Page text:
Dick Whittington: a New York Panto

Dick WhittingtonWritten by JENNY GREEN & MARY MCLAUGHLIN
Composed by WILLIAM TN HALL & TERESA LOTZ
Lyrics by KEVIN HAMMONDS, MARY MCLAUGHLIN & JENNY GREEN

International theatre collective The OPTimistiks bring a new piece of olde world entertainment to NYC. Panto is an essential staple of the British theatrical calendar, which is genuine fun for all the family: an interactive musical parody, which for many kids is their first trip to the theatre.

Dick Whittington: a New York Panto is a lovingly crafted hybrid of the genre, set very firmly in the Big Apple. Our boy Dick — who, according to panto tradition, is played by a girl — comes to NYC to seek fame and fortune on the P-Factor Talent Show, but is pitched against the dastardly forces of a bungling Mayor Gloomberg and scheming Sara Pain. He finds an ally in talented street-performer, Cat, and wins the affections of the Pantomime Dame, Lady Goo-Goo — who, according to another panto tradition, is played by a large man — as he rails against the Subway Rats, his main competition.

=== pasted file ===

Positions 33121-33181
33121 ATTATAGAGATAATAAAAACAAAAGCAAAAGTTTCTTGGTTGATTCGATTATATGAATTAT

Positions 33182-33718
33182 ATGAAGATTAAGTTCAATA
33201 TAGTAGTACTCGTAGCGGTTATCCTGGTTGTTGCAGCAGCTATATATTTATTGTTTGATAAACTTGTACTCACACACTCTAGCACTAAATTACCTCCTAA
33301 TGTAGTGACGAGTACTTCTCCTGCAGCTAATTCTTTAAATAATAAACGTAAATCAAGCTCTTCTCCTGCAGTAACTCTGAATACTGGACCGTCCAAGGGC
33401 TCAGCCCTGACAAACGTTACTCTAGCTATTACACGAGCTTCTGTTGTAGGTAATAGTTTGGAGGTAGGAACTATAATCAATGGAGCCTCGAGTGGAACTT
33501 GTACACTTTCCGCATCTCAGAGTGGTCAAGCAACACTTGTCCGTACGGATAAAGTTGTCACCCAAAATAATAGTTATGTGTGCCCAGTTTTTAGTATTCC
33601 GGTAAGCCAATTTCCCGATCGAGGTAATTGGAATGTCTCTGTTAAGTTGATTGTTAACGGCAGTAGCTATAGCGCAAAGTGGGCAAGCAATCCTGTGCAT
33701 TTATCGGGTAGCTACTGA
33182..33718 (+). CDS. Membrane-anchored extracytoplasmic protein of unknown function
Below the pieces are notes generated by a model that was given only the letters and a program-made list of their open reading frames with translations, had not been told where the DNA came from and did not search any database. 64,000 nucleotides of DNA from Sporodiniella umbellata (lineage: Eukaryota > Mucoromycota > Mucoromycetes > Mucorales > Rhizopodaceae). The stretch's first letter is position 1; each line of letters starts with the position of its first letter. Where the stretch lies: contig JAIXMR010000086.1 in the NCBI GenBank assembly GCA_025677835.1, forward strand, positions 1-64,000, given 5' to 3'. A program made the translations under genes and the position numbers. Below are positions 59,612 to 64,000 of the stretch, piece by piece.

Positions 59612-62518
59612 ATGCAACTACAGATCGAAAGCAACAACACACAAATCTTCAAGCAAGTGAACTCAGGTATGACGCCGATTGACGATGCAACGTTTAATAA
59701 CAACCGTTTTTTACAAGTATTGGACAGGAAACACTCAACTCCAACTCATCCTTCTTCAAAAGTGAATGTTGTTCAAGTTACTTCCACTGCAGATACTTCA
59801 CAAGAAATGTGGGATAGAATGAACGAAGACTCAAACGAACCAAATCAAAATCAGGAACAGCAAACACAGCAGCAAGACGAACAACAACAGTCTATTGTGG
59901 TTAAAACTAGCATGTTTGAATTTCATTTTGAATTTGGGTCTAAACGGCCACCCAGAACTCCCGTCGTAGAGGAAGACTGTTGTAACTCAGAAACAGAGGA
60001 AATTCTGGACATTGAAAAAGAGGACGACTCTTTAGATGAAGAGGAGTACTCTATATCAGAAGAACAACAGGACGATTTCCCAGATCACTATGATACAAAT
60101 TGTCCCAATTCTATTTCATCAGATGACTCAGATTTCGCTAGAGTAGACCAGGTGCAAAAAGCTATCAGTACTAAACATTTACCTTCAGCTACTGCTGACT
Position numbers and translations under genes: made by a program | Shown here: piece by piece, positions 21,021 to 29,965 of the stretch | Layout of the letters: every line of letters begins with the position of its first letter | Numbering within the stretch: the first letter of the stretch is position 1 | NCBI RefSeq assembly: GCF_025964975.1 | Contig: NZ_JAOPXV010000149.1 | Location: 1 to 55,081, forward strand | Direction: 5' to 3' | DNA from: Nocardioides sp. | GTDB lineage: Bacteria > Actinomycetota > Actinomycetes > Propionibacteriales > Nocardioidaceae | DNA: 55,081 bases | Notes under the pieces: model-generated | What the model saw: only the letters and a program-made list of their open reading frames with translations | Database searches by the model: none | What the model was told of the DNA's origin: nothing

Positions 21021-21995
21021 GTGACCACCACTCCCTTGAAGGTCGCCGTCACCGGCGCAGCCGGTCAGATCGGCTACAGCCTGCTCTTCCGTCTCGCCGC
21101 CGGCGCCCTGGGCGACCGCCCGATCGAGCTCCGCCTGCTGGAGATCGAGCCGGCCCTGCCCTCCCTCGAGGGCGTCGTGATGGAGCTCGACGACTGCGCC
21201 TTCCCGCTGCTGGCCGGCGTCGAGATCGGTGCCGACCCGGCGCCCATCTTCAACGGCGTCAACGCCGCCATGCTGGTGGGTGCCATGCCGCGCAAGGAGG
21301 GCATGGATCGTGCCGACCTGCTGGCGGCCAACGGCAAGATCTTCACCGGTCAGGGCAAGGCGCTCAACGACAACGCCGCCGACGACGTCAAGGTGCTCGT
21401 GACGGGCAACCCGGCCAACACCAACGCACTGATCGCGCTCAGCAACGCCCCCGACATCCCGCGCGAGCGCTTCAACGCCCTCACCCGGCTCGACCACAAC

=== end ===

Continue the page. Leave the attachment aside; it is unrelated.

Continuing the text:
Larger-than-life characters, a fairytale love-story and a poor boy following his dream in the hustle and bustle of New York City, is the recipe for an all new family show for the holiday season. It’s all served up with a healthy dash of musical comedy and audience interaction to complete the feast of Panto, a British tradition dating back to the early days of the West End.

The OPTimistiks — who achieved critical acclaim with their 2010 premiere, Billy Carver & the Children in Mind, Montserrat Mendez’s play about a J. K. Rowling-type author — offers up this winning bag of delights to New Yorkers as a new Christmas tradition, one that is fun and affordable for all families.

Dick Whittington was at Dixon Place, 161A Chrystie Street (between Rivington/Delancey), NY 10002 on Fridays 21 & 28th & Saturday 22nd December at 7pm and Saturday 29th December at 3pm, 2012.
Register your interest at tickets@theoptimistiks.org

There are photographs on the Gallery page.